Well, I suppose it is a good thing that there is a "classical renaissance", whatever that means, though everyone has been saying quite the opposite for a long time now. But what bothers me are the words "music industry". Sure, I guess from most points of view, journalists' at least, music is an 'industry' like the telecommunications industry or the film industry or textiles. You know, the people in the music industry manufacture product for the consumption of the general public just like shirts and pants. Different colors and designs for different tastes. Different price points, too. A single track from iTunes is what? $0.99? Versus a season ticket to the Met? You have to dig through quite a few pages to find out, but it looks as if you could see a whole season for between $1800 and $2500.
What the music industry needs to do with the classical renaissance
But this seems an odd perspective on which to view the art of music. Surely we listen to music, at least some of us some of the time, because it speaks to our souls. Sorry to use that phrase, which some might find odd, but I mean that music, at its best, expresses something we can find nowhere else--a kind of ecstasy perhaps, or a vision of beauty or a spine-chilling power. Something we do not get from the other industries. I doubt very much that Jimi Hendrix or John Lennon thought of themselves as being components of an industry.
The article goes on to say:
Actually, I think that everything they are saying here is not news. The Beatles, for example, most definitely were influenced by the classical avant-garde, especially in the White Album. Melding genres and crossing boundaries has been the modus operandi of musicians--well, forever. I doubt you could find a decade in the whole history of music in which that wasn't going on.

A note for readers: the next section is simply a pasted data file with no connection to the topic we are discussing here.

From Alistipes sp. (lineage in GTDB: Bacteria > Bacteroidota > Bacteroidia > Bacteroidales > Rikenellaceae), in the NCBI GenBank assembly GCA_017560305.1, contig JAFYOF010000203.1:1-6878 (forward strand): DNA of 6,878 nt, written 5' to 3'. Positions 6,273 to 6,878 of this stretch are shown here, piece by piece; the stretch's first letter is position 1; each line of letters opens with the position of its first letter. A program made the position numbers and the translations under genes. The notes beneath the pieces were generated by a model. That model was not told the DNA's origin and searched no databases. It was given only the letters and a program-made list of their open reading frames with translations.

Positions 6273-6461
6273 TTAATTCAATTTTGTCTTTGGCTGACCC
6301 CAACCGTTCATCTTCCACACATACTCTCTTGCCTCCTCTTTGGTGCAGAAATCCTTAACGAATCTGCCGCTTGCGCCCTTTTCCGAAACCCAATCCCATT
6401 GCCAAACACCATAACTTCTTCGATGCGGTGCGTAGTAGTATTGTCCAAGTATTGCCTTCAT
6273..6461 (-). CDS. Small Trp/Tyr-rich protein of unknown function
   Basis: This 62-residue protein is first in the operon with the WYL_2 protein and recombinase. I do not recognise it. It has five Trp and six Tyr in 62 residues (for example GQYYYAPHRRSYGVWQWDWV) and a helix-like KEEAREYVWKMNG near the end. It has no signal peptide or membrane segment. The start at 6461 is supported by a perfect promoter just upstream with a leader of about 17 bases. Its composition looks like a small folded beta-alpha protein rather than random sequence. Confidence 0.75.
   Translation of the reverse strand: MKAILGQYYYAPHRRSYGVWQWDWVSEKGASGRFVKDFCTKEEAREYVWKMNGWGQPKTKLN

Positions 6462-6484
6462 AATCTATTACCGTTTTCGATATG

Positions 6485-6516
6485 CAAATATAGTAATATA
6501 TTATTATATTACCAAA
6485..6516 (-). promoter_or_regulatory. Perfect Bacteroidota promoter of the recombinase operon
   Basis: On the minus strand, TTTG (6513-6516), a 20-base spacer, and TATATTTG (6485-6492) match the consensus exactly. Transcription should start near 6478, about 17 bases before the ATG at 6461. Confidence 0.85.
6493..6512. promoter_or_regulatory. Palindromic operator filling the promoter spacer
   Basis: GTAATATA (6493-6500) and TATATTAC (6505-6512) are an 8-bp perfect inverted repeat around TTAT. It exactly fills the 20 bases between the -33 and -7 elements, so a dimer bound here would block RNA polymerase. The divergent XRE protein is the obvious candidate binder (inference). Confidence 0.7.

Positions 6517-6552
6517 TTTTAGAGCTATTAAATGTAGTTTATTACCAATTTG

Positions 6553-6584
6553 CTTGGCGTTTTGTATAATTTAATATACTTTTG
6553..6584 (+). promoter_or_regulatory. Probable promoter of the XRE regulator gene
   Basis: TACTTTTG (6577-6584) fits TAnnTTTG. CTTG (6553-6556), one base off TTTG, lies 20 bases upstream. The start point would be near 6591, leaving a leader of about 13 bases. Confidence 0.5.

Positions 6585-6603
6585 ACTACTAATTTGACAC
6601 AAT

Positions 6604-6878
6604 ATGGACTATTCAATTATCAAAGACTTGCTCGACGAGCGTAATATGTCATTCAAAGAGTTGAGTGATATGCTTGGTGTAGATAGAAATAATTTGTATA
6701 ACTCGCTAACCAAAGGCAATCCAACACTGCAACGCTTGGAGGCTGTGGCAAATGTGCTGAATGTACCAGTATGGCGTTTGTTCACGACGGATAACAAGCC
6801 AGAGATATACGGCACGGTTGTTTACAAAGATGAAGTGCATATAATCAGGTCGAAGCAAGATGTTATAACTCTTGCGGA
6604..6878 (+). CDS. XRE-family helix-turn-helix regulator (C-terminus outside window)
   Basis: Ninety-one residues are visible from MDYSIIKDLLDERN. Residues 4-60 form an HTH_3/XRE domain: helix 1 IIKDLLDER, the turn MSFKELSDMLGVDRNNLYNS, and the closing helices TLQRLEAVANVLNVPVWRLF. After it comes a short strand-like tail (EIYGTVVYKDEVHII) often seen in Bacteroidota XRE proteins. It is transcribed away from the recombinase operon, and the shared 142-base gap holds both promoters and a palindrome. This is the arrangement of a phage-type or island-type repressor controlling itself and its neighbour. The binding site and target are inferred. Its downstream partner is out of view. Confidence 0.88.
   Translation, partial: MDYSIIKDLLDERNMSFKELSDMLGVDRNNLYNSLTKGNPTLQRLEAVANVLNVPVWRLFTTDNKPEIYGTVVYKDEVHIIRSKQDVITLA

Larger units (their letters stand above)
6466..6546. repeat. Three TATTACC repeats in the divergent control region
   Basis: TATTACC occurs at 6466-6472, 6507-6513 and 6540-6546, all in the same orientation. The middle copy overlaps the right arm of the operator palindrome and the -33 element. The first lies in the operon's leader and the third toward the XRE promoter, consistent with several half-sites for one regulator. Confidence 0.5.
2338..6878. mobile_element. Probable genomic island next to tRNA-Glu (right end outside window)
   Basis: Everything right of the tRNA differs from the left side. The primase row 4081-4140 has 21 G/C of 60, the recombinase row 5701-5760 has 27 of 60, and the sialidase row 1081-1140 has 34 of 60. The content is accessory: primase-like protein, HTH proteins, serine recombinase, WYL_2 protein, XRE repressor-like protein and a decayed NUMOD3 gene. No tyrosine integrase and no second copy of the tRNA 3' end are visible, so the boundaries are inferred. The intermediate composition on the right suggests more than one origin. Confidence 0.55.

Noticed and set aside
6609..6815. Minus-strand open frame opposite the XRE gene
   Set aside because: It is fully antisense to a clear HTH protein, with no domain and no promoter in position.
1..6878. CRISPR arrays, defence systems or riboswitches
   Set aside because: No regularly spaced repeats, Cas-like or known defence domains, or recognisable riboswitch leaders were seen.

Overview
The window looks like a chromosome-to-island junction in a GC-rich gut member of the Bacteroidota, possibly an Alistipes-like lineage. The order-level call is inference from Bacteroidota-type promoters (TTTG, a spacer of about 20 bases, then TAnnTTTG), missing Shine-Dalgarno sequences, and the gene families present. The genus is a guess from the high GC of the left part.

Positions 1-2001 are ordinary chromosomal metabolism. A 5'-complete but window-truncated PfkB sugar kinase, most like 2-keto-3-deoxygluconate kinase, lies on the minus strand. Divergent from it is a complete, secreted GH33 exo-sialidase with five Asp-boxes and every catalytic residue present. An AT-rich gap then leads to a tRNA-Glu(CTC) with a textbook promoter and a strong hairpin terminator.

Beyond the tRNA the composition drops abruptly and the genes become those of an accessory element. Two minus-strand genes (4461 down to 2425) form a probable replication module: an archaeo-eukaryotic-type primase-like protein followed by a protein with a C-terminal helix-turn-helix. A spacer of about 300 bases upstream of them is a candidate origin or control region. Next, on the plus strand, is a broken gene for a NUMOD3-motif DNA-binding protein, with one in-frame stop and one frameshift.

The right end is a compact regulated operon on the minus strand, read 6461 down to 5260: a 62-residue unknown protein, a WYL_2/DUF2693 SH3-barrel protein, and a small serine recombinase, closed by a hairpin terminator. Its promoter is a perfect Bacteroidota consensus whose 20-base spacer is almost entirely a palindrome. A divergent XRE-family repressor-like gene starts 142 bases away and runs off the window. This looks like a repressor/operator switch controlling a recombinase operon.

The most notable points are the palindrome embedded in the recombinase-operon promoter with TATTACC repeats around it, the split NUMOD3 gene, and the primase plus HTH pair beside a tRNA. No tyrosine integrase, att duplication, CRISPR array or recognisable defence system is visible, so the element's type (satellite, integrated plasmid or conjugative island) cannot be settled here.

But what strikes me as most odd is the reference to classical music as a "niche genre". I suppose in commercial terms, that is, if you define a niche genre as one that sells relatively few recordings compared to the mainstream ones, that is what classical music is. But this is to be completely oblivious to the history of music. Classical music, as a high art practiced for more than a thousand years, is hardly the niche. It is pop music, which has ruled the roost commercially for the last fifty years or so, that is the niche. There has always been popular music and high art music and the two have always influenced one another.
Don't you really think, given the nature of the thing, that music, especially classical music however defined, is really more than just an industry?